The Mini Metal Maker does add a new capacity for the home maker, DIY inventor, artist or individual liking the idea of being able to download free objects to have materialised in metal before their eyes. The development of this Mini Metal Maker now conceivably means that 3D printing metal gears, miniature mechanisms, home 3D printed jewellery, metal ornaments and many, many other things is open to anyone, anywhere, anytime.
The Mini Metal Maker has been designed specifically to print metal anywhere, including in at home… a statement almost as significant as the invention of the wheel, in my opinion. On the back of the first circuit 3D printer that 3DPI reported on last week, the real impact of these developments is yet to be realized, but one outcome is achieving the holy grail of 3D printers that will be able to fully print another 3D printer. Developments really are moving apace across the 3D printing industry: already there are 3D printers that can print 100,000’s of items such as those which can be found by 3D search engines in a range of significany materials that include: wood, cement, clay, PLA (biogradable plastic), seaweed, and nylon that sticks without a heated print bed. And with Autodesk’s new Shapeshifter software application, and others like it, we are heading towards a world in which anyone really can design a whole range of objects for the home: from vases to lampshades to pencil holders to jewellery to, you get the idea…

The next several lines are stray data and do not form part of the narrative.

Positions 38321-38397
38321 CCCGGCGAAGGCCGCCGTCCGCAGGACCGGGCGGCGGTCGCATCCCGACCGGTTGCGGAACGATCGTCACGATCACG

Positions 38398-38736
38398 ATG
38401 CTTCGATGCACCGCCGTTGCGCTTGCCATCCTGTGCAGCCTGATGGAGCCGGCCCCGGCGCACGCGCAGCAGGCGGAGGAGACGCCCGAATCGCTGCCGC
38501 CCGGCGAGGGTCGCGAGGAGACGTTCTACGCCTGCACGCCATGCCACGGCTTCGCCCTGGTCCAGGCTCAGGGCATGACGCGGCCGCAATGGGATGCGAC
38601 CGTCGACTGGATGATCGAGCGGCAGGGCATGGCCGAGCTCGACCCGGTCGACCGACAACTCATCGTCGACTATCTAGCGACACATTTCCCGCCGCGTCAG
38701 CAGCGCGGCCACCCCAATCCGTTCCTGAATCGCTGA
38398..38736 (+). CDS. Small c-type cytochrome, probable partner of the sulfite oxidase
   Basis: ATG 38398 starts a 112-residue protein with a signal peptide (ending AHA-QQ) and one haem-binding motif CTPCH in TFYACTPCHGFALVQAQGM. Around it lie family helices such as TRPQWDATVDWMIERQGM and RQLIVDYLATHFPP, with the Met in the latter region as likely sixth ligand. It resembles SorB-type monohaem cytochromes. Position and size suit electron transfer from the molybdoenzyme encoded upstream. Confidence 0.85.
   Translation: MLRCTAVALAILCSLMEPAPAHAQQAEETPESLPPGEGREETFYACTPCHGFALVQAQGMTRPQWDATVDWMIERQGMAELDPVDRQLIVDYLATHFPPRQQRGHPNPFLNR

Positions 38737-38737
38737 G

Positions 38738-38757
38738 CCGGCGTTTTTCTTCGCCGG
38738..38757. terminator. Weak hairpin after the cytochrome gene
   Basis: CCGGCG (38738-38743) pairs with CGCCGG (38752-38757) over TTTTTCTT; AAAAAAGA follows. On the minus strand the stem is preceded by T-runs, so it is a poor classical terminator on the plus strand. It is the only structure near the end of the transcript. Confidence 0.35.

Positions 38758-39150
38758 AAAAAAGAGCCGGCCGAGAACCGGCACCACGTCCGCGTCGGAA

There’s the exciting part. But, let’s slow down a little. The Mini Metal Maker is still a work in progress, seemingly viable and seeking crowdfunding on Indiegogo. However, it makes no claims to be able to print perfect house sized parts for warp-speed star-ships or anything of the sort.
This home metal printer takes a different approach from The Vader home metal 3D printer or the deliberations of the RepRap project on this subject, which can, among other places be found here and here.
The Mini Metal Maker prints in metal clay, including precious metal clay. Metal clay is a crafting medium consisting of very small particles of metal such as gold, bronze or copper mixed with an organic binder and water.
The pragmatic technical reality of this, for this particular 3D printer is not straightforward however as it requires a kiln. This is not a huge problem, but will mean that this 3D printer is not for everyone. Kiln considered (I didn’t want to leave that until the end of the article building your hopes up only for some of you to feel let down) let’s look at why this first of its kind home metal 3D printer is something to feel excited about — now and for near future equivalents that will push the tech further.
The Mini Metal Maker is built around the concept of using the minimum number of parts, reducing the cost to produce and also eliminating many chances for error during assembly.
A prototype Mini Metal Maker has been created and demonstrated in the development team’s shop. It runs on the open source software used by the RepRap community, and is driven by high-precision stepper motors. The team’s goal is to create a product that is ready for market in three different forms:
- A downloadable product, including 3D build files and DIY instructions.
- Kits containing the hardware, software, and assembly instructions.
- Fully Finished and calibrated machines with software installed.
- Input: Print directly from SD cards and via a standard USB port
- Hardware: Arduino Duo running modified Sprinter-based firmware
- Print bed: 2.3 x 2.3 x 2.3 inches (6 x 6 x 6 cm)
- Printer Size: 16 x 7 x 12 inches (41 x 18 x 30 cm)
- Movement resolution: Up to 1600 steps/mm.